: 20 July, 2016
: 15:00 CET – 16:00 CET
: Google Hangouts
- Ms. Sana Ali, Independent ICT policy analyst and advocacy professional, BA, MSc. Internet Governance and Global Affairs, Pakistan
- Ms. Doaa Shendy, Internet Policy Analyst, Lawyer Stanley group, Egypt
- Ms. Khouloud Dawahi, Internet Policy and legal Analyst, (MA) Common law, Tunisia
- Mr. Hamza Salem, Computer Engineer, developer & Audio blogger, Jordan
- Mr. Nidham Gandoura, Applied Sciences and telecommunication Engineer, Intercultural Comm Researcher INSAT, Tunisia
The December 2015 terrorist attack in San Bernardino, California., continues to be felt in the Mena region for bringing the ongoing struggle between digital privacy and security to an inflection point. Although the FBI dropped its demand that Apple unlocks the iPhone used by one of the attackers after the Bureau managed to get into the phone on its own, the faceoff between law enforcement and one of the world’s largest tech companies remains largely unresolved. Are the ongoing court cases and law enforcement investigations involving locked iPhones and encrypted messaging platforms a proxy for a larger conflict between corporate governance, governments, and the judiciary ?
IGmena googles hangout will investigate to what extent should governments have power in a cyber security world that has never become more significant with the case between Apple v.s. FBI when it comes to accessing citizens’ private information. Do Governments have the right to access to iPhone encrypted data without the help of MNCs such as Apple? This raises the question of inference that tells more about setting a precedent for Apple to weaken iPhone’s encryption in the name of national security and facilitate government access to citizens private data. What is the implication of this bipolar conflictual interest on online security, consumer data protection and consumption in the Arab world ?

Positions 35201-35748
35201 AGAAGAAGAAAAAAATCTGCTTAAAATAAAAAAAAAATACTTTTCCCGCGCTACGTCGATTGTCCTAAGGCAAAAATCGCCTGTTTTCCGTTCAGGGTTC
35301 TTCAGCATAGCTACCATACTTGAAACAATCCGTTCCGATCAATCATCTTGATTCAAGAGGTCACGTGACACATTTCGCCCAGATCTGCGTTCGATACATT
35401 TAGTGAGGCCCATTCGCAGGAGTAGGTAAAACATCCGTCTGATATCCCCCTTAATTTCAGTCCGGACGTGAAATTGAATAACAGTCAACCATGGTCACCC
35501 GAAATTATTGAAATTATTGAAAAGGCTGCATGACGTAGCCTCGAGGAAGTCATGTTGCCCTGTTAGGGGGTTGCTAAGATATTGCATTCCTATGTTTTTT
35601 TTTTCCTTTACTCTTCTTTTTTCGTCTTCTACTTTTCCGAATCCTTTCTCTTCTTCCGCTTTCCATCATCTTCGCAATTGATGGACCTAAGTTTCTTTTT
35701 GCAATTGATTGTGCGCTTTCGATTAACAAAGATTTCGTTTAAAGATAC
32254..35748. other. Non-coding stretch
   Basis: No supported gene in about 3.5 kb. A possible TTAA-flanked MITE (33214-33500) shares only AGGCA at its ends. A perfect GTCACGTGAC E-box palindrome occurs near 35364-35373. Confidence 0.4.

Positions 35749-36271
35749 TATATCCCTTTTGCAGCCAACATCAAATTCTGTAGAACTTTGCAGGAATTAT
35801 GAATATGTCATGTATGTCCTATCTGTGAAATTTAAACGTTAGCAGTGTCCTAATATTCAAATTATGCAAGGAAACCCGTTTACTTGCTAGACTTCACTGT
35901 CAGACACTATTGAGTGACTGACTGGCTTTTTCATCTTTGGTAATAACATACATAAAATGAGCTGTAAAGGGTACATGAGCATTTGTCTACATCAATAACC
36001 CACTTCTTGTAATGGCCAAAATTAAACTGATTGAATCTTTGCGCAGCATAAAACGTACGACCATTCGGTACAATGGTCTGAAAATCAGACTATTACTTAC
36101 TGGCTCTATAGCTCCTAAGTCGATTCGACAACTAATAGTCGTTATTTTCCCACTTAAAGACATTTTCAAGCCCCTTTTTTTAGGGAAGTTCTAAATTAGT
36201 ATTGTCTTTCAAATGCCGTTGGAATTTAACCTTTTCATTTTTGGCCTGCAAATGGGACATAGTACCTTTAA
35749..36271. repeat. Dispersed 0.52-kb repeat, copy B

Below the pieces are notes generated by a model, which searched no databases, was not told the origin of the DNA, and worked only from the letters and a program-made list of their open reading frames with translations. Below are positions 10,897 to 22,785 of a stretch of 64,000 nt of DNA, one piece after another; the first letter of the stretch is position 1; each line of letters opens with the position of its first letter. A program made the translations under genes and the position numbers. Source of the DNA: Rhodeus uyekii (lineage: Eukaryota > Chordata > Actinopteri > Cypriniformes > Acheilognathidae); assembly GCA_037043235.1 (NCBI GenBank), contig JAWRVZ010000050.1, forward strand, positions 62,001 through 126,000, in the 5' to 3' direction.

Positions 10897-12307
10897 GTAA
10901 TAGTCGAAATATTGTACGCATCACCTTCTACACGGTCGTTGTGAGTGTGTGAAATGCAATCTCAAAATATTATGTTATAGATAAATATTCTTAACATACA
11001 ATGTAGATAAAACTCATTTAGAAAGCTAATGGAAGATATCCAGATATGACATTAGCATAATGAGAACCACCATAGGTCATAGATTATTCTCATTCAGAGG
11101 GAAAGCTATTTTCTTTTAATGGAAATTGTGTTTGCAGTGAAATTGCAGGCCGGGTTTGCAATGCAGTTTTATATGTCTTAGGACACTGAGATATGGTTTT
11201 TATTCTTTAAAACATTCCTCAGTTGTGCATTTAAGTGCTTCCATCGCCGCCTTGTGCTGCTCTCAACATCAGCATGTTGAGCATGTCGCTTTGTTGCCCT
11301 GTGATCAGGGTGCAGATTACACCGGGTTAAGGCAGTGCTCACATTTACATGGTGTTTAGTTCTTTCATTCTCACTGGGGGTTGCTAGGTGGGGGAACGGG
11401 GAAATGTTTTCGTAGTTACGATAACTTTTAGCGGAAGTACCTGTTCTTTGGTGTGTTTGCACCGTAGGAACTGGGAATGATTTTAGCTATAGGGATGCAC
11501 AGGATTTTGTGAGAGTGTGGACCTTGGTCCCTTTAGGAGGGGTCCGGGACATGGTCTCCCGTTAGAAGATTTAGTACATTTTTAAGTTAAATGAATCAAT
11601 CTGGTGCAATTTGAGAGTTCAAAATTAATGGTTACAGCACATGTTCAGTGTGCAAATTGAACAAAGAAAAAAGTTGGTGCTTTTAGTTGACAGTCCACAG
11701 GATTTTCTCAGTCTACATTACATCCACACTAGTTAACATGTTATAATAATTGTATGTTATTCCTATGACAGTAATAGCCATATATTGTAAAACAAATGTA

During the hangout speakers and debaters from the MENA region will think together about the security, encryption-decryption and access policies for online security. Is there a need for a separation of custodial responsibilities for those handling personal data? Are private data a property rights and what legal frameworks is established to custodial (property) rights in the Mena Region ?
There is an apparent divide between the relative importance accorded to online security practices by « aware end users » in their perceptions, preferences, and practices and the growing level of risk related to online activities in the MENA region. This suggests that the most promising areas for improving online security are in the design choices made by platform providers in expanding cooperative efforts between activists, online security experts, Internet Service Providers (ISP) and platform providers to improve better security options and defaults. What is the recommendation that should be expanded to online security training effort for the increase of monitoring threats to online safety and security practices in the MENA region ?
- What do you think of the breaking Down Apple's iPhone Fight With the U.S. Government to help investigators gain access to encryoted iPhone data ?
- What is the implication of this bipolar conflictual interest on online security and consumer data protection in your country?
- Are court cases and law enforcement investigations on locked iPhones as well as encrypted messaging platforms a proxy for a larger conflict between corporate governance, governments, and the law ?
- Are private data a property rights ? What legal frameworks is established to custodial property rights in your country?
- Do Governments have the right to access to iPhone or another encrypted personal data without the help of Apple or the consent of citizens?
- To what extent should governments have power in cybersecurity when it comes to accessing citizens’ private information ?
- What is your policy recommendation on expanding online security training efforts and increase monitoring threats to online safety ?